“Christians use God to explain what currently can’t be explained by science [i.e. ‘the gaps’]. But as scientific knowledge grows, what’s left for God shrinks to nothing.”
Christians understand God as the ultimate explanation for everything, not just things science can’t presently explain.
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God causes some things directly and some indirectly, using created things as secondary causes. “The truth that God is at work in all the actions of his creatures is inseparable from faith in God the Creator. God is the first cause who operates in and through secondary causes” (CCC 308).
Scripture often attributes “actions to God without mentioning any secondary causes. This is not a ‘primitive mode of speech,’ but a profound way of recalling God’s primacy and absolute Lordship over history and the world” (CCC 304).
Science is a valuable tool for understanding secondary causation. By studying the visible, created world, we have gained a better understanding of it, and that continues to grow.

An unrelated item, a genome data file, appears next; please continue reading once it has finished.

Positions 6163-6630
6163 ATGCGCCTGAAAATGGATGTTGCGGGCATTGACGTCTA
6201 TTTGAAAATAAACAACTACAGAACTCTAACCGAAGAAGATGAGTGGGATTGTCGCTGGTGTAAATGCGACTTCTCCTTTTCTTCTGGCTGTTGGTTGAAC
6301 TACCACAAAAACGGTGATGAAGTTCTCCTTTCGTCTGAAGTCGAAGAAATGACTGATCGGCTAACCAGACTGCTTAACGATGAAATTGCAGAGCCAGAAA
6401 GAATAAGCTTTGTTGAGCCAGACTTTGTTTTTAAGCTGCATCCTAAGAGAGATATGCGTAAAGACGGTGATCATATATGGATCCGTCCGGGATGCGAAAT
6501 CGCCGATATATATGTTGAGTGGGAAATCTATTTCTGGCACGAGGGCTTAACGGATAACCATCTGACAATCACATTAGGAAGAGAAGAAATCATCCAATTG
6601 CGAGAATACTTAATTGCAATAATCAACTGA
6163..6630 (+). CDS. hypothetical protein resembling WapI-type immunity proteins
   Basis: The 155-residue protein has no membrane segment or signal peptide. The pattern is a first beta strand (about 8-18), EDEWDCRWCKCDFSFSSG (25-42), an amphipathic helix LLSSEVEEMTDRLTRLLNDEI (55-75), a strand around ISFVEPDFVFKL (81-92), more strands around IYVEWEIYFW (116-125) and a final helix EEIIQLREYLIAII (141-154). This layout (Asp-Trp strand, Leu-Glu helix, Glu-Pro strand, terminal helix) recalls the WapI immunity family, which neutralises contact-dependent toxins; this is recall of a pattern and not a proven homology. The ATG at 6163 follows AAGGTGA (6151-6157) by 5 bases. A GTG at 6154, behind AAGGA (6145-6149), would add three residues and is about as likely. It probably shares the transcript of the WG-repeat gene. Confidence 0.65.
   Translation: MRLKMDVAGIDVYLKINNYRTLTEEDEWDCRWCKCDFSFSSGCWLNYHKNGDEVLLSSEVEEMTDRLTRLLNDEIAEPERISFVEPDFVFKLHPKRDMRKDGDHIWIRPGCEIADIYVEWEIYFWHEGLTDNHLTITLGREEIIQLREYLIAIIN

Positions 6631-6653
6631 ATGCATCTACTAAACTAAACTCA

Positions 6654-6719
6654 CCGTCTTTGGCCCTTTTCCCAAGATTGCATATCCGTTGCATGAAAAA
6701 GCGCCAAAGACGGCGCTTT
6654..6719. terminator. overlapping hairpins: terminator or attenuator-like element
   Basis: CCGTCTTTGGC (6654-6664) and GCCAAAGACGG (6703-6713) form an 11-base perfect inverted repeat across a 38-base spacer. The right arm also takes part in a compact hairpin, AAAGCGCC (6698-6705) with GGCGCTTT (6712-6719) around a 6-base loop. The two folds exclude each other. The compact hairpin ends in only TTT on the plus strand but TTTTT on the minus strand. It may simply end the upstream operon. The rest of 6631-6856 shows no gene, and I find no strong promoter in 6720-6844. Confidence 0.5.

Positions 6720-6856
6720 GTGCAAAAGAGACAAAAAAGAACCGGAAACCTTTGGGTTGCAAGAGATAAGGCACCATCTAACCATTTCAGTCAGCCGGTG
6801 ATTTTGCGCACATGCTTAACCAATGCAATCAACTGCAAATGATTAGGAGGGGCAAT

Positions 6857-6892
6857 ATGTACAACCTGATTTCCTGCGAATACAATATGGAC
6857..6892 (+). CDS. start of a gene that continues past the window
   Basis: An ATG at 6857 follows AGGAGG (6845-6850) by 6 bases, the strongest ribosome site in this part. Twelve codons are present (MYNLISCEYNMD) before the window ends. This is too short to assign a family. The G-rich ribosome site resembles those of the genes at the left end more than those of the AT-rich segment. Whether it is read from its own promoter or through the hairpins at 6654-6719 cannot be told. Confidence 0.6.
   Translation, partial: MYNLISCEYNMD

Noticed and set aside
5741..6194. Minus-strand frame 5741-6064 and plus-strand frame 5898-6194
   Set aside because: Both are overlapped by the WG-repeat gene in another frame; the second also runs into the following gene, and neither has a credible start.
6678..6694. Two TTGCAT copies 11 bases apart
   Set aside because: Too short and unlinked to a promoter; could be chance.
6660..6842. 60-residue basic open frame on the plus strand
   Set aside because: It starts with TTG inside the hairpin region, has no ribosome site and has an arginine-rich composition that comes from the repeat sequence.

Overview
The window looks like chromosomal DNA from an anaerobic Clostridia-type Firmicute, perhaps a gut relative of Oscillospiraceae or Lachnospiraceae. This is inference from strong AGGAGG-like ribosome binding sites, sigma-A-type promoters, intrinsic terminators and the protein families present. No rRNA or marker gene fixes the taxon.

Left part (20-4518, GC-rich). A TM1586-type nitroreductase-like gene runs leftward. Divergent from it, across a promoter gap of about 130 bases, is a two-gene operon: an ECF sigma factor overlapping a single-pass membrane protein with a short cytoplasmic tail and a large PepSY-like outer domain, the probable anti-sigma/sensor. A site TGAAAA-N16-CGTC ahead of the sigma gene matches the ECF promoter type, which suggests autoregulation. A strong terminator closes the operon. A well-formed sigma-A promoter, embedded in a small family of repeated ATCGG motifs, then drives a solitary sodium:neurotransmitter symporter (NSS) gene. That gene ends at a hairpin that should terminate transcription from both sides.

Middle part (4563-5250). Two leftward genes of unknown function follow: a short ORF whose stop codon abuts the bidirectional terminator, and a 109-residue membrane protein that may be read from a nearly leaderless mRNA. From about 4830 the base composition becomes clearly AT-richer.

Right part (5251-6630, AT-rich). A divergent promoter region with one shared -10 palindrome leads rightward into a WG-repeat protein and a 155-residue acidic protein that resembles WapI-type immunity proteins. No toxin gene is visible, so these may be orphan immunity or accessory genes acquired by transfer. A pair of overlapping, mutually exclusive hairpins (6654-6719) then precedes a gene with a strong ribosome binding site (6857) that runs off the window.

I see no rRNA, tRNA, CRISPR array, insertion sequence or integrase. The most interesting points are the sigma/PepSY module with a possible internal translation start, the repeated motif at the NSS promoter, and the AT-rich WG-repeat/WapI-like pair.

When confronted with a scientifically unexplained phenomenon in the natural world, it would be a mistake to reflexively say, “God must have done it; it’s a miracle.” It may be that further investigation will produce a scientific explanation. If so, science will have increased our understanding of how secondary causation works in God’s plan.
However, some events are genuine miracles that resist scientific explanation. These are examples of God using primary causation. We cannot assume, without investigation or reflection, which category a phenomenon falls into. Neither can we assume that either category is empty: we must open-mindedly allow for the possibility of both the scientifically explainable and the miraculous. To assume all events must be scientifically explainable would be just as prejudiced as assuming none are.
Regardless of whether an event is produced by primary or secondary causation, God is its ultimate explanation, at least in the sense that he created the world and allowed the event to occur as part of his providential plan.
This is not “God of the gaps” thinking because it does not see God as explaining only those things that science can’t presently explain. Neither does it assume that something must be miraculous just because there is no known scientific explanation. It allows the open-minded exploration of both primary and secondary causation.
By Jimmy Akin